The molds were sold this weekend; the new owners will be building a couple of track cars for themselves and selling shells. They’ll be providing me with an e-mail address for anyone who’s interested. With the molds gone it frees up space, both in the backyard and in the rafters, which is already filled with Midlana’s fenders and nosecone and whatever other stuff will fit.
Rear suspension design is progressing and it looks like A-arms will fit with pushrod suspension. That won’t be for certain until everything is mocked-up on the table.
Using a detailed spreadsheet the current weight estimate is around 1500lbs. I’m trying hard to be honest and objective with all component weights but it’s hard to not miss something. On-hand parts have been weighed so they’re known quantities, except for the engine. That’ll have to wait until the table is built and I borrow my brother’s engine hoist and scales. For now I’m assuming 450lbs, same as the H22A1 in Kimini. Midlana’s engine, an Acura K24A2, will have an aluminum flywheel added which will save weight, though the turbo will add it right back on again.
The spreadsheet also calculates weight distribution, 64% rear. I’d prefer 60% but if that’s what it ends up being, oh well. Currently, the fuel tank is placed laterally behind the seats – it’s dead space otherwise. It puts the tank right at the CG and keeps PMOI low, all good things. I think I’m going to make my own tank this time instead of using a fuelcell, mostly for cost reasons. Because the tank will be confined behind a bulkhead, and protected laterally by the engine and wheels, I’m taking the calculated risk that fuel won’t end up in the cockpit. That’s my choice, though builders will have a choice of either making their own or buying a ready-made fuelcell.
Received the oh-so-cool but expensive Tilton bottom-pivot brake assembly. Still waiting on the shocks, and while they aren’t really “needed” for a while, they’ll serve as a nice psychological push forward. Also, the seats should be showing up in the next few weeks. Once that happens everything will be present to push forward, which means I’ll be itching to get parts on a table. And that means moving Kimini out of the garage one way or another.
Checked out my brother’s nearly-completed Super Stalker. All that’s needed is paint, installing the fenders and painting the engine cover. He’s been driving it a few weeks now so first he took me for a ride, then let me drive, then I let him drive Kimini.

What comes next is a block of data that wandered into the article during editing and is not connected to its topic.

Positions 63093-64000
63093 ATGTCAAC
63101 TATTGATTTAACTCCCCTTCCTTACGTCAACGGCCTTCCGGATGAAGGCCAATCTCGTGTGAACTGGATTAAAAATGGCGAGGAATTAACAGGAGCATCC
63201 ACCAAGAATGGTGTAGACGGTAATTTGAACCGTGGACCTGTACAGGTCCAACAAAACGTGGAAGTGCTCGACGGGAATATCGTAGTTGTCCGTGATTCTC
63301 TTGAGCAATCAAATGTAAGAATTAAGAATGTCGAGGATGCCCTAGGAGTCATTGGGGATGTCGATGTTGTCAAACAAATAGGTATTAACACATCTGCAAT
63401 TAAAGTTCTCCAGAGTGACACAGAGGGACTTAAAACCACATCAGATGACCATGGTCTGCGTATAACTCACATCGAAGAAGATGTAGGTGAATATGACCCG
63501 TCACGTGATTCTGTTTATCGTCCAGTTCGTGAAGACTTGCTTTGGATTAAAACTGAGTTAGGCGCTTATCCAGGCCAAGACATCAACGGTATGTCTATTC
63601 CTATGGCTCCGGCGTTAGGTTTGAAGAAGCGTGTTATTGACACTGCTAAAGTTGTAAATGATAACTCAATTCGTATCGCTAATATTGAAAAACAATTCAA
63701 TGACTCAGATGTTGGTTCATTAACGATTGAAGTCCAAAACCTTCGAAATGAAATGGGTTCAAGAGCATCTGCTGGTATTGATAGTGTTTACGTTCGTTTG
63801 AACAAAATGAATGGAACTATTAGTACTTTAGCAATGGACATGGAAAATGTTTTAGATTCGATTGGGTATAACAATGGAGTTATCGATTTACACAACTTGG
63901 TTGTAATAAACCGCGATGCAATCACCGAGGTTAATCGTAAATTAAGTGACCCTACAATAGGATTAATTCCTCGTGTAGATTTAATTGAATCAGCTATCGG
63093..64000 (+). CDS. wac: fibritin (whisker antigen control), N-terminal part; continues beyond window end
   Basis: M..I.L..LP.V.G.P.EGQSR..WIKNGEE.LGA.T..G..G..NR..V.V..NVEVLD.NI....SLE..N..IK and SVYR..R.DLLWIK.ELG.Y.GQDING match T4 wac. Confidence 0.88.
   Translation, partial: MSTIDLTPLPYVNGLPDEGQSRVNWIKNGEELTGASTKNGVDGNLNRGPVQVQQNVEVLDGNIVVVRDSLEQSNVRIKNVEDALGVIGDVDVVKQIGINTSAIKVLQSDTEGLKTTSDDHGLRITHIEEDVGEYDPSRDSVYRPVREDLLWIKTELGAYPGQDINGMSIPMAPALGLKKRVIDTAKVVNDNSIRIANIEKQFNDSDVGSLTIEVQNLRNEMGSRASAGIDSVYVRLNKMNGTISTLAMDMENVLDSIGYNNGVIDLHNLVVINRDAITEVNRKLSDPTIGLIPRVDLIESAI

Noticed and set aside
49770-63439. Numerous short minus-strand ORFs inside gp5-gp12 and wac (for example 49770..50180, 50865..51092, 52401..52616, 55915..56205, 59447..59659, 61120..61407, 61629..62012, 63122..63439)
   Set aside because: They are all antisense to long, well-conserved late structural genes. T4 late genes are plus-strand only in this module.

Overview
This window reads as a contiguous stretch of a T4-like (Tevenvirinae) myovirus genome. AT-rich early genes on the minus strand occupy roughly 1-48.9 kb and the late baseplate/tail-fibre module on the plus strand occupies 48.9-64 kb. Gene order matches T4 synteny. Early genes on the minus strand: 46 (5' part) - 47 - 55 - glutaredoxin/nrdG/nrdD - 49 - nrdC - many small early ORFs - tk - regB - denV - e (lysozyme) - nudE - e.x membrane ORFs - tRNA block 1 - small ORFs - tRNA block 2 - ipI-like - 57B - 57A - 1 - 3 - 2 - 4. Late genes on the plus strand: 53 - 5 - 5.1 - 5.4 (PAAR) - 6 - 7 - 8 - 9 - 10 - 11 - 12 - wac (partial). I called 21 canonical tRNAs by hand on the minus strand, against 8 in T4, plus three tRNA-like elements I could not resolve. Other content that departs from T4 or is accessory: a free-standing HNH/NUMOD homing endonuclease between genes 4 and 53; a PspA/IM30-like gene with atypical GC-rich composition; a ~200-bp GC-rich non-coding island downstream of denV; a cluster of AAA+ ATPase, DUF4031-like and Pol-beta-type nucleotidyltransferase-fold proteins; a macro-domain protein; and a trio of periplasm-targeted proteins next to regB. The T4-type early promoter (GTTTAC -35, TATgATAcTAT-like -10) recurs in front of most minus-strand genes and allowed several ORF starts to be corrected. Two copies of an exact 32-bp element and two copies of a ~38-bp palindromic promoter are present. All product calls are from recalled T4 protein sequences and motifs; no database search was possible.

His car has TONS of low-end power thanks to the supercharger, the problem is getting it to the ground. The long wheelbase and steering rack results in a rate about half of mine, and I may have the same issue with Midlana. A slower ratio is better for the street, though I’m curious what he’ll think about it on-track. Probably the biggest difference though is ride quality. He went on a road that has two bumps in it, one upward and another downward. His seats have less padding than mine, but when we hit those bumps, it was a real harsh blow to the backside, enough to make you clamp your teeth together when approaching it. The wind whipping around the windshield wasn’t as bad as I had previously experienced in a Caterham. He said that’s probably because he made the windshield both 2″ wider and taller. The exhaust sound is pretty loud, obviously due to its proximity to our ears, but made worse by the low frequency nature of the V6. At a certain speed and engine load, it all resonates, like someone feeding 100Hz into your headphones and cranking the volume way up. He said it’s loud even with earplugs because they don’t filter out low frequencies well. He may try pointing the exhaust tips differently to see what happens. Oh, and now that I’ve driven both a high and low-pivot pedal setup, I’m not concerned about the differences. Yes, the brake pedal arc does lift your shoe off the floor, but it simply isn’t a big deal. After a couple minutes I didn’t even notice the difference.
His observations of Kimini were that it was much more refined, much quieter, and that the steering was much more sensitive. When he drove over the same two bumps he couldn’t believe the difference. That’s the day-to-day consequence of high unsprung weight and little suspension travel. Examining the rear suspension showed that it has only about 1.5″ of compression travel so he may try relocating the shocks to free up some travel (allowing softer springs and shocks.) He’s also looking into stiffening the shocks and swapping in stiffer springs.
No we didn’t drag-race. We both agreed that the two cars are very different animals and we both respect the other’s car enough that there’s nothing to prove – each has its strengths. I think his is faster in a straight line, but only if he can get the power down. In the curves, who knows. There’s no way to properly compare the two outside of a racetrace. Having driven his car, I can’t understand why anyone would want more power. First and second are useless if you hammer it, and third is a dicey proposition if it’s not pointed straight or if the road’s not smooth. All more power does is make more smoke, so he’s getting wider and stickier tires to help cure that.